Do You Have The Passion To Succeed?

by Tom Egelhoff

Most of you reading this have probably never heard of Samuel Pierpoint Langley. Mr. Langley was the Secretary of The Smithsonian Institute at one time. The United States government came to Mr. Langley with a very important project. After all he was one of the smartest and most respected men of the time. The government provided every monetary resource that Langley requested to complete the important assignment. The press gave the project almost daily coverage. It was only a matter of time, everyone thought, before Langley would find the answer that would change the course of mankind.

Unfortunately, Langley failed. He was missing the one element that separates successes from failures. The idea had been brought to him. It was not his own. He didn't have the passion to find the answer at any cost.

The answer that had eluded him was found by two brothers working in a small bicycle shop in Daton, Ohio. They had the passion to find the answer. Two unknowns.. Orville and Wilbur Wright.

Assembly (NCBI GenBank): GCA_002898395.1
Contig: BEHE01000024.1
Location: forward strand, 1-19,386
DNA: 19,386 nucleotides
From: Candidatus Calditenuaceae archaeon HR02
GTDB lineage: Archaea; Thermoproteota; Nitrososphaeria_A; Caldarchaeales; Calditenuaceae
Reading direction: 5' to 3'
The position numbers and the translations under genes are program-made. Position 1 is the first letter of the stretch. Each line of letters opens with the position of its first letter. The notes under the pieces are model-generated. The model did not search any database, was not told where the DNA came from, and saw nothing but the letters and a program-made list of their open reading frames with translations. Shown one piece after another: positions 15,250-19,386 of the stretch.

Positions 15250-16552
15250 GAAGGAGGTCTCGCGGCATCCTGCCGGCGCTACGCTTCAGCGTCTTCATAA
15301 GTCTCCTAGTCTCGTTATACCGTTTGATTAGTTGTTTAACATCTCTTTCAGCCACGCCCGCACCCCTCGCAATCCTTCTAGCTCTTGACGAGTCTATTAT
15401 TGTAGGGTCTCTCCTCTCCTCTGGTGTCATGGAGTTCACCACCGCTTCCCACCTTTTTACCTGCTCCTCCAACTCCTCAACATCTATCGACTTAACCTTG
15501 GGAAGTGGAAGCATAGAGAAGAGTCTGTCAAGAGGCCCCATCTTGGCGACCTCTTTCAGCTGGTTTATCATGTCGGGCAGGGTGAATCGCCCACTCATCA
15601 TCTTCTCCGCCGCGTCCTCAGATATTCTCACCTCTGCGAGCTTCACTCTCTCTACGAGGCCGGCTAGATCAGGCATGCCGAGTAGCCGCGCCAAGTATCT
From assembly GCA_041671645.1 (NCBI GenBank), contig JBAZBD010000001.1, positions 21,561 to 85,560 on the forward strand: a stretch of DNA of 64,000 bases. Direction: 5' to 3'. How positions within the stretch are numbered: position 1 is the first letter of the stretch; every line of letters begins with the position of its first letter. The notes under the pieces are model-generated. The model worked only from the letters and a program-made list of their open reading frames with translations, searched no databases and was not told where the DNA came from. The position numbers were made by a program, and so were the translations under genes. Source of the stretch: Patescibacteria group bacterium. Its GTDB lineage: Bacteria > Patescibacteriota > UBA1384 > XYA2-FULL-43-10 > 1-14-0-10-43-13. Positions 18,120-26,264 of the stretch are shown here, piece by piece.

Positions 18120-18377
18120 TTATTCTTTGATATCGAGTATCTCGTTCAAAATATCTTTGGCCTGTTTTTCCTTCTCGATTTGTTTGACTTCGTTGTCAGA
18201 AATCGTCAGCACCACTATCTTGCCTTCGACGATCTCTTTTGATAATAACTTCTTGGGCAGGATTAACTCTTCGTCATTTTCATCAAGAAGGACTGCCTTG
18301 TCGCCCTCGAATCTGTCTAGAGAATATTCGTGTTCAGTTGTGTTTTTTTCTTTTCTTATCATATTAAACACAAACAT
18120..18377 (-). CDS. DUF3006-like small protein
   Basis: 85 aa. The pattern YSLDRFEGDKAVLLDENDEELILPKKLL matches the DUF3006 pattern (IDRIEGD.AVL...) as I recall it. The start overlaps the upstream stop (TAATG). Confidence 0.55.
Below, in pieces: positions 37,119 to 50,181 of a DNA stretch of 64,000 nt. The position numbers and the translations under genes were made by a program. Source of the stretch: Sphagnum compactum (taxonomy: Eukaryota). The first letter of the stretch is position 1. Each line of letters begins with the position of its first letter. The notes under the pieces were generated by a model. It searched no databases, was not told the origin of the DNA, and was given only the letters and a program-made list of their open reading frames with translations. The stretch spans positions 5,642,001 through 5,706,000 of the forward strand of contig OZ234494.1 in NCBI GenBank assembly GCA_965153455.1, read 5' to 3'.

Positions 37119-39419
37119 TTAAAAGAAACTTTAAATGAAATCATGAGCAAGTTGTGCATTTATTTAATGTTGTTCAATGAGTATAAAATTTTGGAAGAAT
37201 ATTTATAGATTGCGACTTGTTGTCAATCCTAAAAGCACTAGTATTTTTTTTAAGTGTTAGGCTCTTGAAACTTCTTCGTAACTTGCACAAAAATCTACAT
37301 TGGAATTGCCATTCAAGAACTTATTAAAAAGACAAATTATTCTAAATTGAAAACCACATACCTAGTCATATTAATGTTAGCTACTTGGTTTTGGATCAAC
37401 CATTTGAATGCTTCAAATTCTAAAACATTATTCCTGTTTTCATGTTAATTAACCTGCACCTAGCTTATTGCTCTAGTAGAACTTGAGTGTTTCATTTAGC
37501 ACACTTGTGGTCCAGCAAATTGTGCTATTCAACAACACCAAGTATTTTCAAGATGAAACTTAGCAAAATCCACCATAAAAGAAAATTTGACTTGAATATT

The point of this tip is this. Edison, Bell, Gates, and countless others were unknowns at one time. Did the fact that they were unknowns at one time make their ideas and visions less important? As you go through life consider each idea for its value -- not where it comes from or who thought of it. If the idea has merit what importance is the source?

If you are an unknown in your field it doesn't matter. What does matter is your ideas. Someday someone will see the importance of your ideas and tell someone and they will tell someone. I don't thank Edison every time I turn on a light but I'm sure glad that he went through the thousands of trial and errors and never gave up on his idea.

I didn't write my book for many years thinking who would buy a book written by me? It was one of the biggest mistakes of my life. It finally dawned on me that the ideas IN the book are the important part not who presents those ideas. Never give up the passion for your ideas.

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